Ride sharing apps are all the rage right now and for good reason. Being a responsible driver is often lauded but isn’t always convenient. If you’re exhausted, have been drinking or are just unable to focus, then driving is a dangerous task.
In these situations, you’d traditionally have to plan by choosing a designated driver or hitching a ride with friends, family or colleagues. Today, you can call a ride-sharing service or use a ride-sharing app to hire a driver. It’s convenient, safe and affordable. Many people prefer these services to traditional taxis.
You’d think taking a harmless ride from point A to point B would be relatively simple, but that’s not necessarily the case, especially if something happens along that route. We’re going to take a closer look at some of the terms and conditions you agree to when using the service, what you should watch out for and what some of the troubling aspects of the business are.
Ride-Sharing vs. Conventional Transportation
For most ride-sharing services like Uber and Lyft, the drivers are individually responsible for their vehicles and getting sufficient insurance coverage.
Taxi and limousine services, however, are audited yearly by the Department of Transportation to ensure they meet all safety requirements. Drivers must take an annual safety test for certification and are subject to random drug tests. Taxi companies aren’t always as strict, but limousine providers often do extensive background checks on their drivers. The law requires these companies to have sufficient insurance coverage both for their business and for every vehicle in their fleet.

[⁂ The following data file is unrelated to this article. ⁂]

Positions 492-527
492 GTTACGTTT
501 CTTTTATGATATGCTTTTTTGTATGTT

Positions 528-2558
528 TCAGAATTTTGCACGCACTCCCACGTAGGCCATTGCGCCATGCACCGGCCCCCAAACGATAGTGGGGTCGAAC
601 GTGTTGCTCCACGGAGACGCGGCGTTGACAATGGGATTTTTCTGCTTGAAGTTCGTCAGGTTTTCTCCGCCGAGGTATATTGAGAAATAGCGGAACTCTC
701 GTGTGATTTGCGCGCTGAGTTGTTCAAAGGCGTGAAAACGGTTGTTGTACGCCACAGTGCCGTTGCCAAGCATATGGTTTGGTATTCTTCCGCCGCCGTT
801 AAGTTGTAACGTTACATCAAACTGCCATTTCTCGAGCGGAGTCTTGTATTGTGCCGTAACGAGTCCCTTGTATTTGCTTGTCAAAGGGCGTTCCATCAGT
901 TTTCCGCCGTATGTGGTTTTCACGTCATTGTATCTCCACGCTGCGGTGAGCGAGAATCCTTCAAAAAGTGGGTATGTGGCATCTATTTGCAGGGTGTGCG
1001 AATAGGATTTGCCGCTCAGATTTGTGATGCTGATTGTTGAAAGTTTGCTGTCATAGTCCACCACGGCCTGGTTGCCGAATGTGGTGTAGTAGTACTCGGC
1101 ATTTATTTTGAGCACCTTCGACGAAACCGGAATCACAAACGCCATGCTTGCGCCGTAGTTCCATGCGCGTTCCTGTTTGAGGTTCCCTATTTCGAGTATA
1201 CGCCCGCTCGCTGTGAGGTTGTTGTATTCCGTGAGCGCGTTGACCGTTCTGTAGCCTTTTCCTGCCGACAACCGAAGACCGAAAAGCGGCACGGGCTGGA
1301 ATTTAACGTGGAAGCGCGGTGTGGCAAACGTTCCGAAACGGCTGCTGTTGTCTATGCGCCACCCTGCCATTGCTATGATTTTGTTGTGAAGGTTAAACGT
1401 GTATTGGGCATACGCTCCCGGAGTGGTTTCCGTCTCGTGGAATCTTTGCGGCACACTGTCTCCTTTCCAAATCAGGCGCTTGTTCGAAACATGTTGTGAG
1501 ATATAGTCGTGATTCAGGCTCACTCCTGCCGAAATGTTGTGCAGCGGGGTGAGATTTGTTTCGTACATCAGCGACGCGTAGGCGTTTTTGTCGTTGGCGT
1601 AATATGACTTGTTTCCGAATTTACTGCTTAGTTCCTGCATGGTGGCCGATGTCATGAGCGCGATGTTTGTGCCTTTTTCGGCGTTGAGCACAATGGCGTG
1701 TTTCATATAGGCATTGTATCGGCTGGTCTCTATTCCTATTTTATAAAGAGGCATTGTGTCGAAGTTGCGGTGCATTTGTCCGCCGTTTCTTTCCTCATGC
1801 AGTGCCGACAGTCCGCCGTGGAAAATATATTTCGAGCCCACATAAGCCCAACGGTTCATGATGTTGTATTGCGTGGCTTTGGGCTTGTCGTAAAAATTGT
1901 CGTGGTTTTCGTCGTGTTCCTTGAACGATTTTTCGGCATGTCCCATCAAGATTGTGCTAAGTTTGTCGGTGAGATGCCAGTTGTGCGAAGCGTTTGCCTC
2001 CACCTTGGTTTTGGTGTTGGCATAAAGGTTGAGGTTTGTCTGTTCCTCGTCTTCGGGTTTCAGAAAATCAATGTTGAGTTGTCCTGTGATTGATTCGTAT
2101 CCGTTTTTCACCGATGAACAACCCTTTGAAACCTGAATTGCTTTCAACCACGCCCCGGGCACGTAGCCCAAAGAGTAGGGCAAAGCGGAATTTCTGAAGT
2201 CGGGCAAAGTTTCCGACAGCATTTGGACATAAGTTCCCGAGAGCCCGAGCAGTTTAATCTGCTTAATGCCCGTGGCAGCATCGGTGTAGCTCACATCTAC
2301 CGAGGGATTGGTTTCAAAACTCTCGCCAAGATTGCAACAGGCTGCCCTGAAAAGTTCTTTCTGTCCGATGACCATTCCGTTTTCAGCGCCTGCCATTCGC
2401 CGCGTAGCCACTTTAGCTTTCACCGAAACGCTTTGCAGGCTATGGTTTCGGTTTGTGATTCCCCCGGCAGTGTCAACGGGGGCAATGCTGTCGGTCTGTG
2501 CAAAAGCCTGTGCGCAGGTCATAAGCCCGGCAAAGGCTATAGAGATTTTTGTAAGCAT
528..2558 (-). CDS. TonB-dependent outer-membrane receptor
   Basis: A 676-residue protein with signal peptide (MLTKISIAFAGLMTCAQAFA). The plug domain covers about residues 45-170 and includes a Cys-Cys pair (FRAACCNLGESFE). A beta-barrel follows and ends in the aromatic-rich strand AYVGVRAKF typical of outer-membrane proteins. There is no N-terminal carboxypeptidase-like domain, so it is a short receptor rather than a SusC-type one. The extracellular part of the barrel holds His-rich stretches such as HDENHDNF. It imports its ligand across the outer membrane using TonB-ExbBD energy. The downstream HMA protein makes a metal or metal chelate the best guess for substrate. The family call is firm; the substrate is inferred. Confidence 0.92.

That’s just one of the main reasons why ride-sharing services tend to be cheaper.
That doesn’t necessarily mean ride-sharing services don’t check their drivers. You don’t need a commercial license to become a driver, but you do need to have a clean driving record, and all services will do a Department of Motor Vehicles (DMV) check. Uber, Lyft, and Sidecar also conduct 10-year background checks when you apply. Anyone convicted of a violent crime, sexual offense or DUI will not be hired.
More recently, the three top providers started offering supplemental insurance – up to $1 million – for all drivers if their personal insurance doesn’t cover an accident. To recuperate this cost, Uber and Lyft charge $1 per ride for insurance to every customer.
Cars cannot be more than 10 years old and to accommodate this, some of the services allow drivers to rent vehicles and phones for work.
What Is Lurking in the Shadows?
When ordering a ride any of the ride-sharing apps, you automatically agree to terms of service agreement or TOS. Uber, for example, explicitly states that riders accept any and all risk when using the service. That doesn’t mean drivers can’t get in trouble if they clobber you over the head with a hammer, but the ride-sharing service isn’t going to foot the bill.
That’s concerning because it means if you’re a victim of a crime during a ride, the service is not on the hook. You are taking that risk on completely and willfully by using the service.
When you order a ride, you don’t know much about the person who’s picking you up. To combat this, ride-sharing services put rating systems in place for drivers and passengers. You always, of course, have the option to refuse to ride with a driver.